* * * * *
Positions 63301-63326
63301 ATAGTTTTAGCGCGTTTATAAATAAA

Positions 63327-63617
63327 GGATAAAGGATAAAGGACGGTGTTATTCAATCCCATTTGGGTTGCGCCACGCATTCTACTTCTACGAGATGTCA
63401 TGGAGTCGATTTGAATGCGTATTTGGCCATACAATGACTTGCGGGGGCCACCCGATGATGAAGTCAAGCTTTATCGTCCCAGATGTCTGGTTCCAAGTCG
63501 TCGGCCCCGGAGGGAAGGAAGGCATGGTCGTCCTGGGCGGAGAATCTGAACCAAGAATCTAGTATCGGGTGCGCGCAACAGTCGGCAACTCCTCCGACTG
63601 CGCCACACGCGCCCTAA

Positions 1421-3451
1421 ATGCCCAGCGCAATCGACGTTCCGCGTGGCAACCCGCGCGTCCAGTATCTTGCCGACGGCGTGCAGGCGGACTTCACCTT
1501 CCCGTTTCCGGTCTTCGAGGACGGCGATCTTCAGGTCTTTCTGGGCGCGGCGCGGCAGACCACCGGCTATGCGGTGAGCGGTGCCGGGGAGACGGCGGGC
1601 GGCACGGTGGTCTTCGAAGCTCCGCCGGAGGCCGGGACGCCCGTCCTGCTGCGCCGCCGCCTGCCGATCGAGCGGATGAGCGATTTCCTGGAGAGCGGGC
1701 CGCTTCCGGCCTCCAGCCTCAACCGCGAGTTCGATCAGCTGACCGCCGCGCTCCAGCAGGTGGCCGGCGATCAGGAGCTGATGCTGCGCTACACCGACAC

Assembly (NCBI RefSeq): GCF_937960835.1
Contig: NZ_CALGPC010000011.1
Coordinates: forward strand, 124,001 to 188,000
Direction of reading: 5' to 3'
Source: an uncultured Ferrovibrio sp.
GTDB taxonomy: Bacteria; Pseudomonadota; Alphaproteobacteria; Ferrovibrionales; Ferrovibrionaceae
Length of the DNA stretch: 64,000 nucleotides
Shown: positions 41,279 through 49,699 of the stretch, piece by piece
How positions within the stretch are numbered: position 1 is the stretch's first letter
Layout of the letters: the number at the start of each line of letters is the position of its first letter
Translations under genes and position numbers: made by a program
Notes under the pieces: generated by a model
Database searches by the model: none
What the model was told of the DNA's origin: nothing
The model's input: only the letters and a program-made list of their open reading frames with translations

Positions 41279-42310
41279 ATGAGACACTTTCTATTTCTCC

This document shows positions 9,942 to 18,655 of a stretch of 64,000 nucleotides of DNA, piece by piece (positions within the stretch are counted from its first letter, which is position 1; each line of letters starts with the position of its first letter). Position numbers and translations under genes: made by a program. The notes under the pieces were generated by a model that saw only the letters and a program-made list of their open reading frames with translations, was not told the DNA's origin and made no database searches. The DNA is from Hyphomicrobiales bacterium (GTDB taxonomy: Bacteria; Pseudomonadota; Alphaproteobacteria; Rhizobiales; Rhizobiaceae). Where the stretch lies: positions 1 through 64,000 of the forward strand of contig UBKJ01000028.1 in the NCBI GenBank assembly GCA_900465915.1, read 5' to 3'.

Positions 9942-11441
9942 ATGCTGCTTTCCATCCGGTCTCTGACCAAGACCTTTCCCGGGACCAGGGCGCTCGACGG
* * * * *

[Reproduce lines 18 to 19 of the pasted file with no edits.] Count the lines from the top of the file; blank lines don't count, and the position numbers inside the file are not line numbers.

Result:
GTDB taxonomy: Bacteria; Pseudomonadota; Alphaproteobacteria; Ferrovibrionales; Ferrovibrionaceae
Length of the DNA stretch: 64,000 nucleotides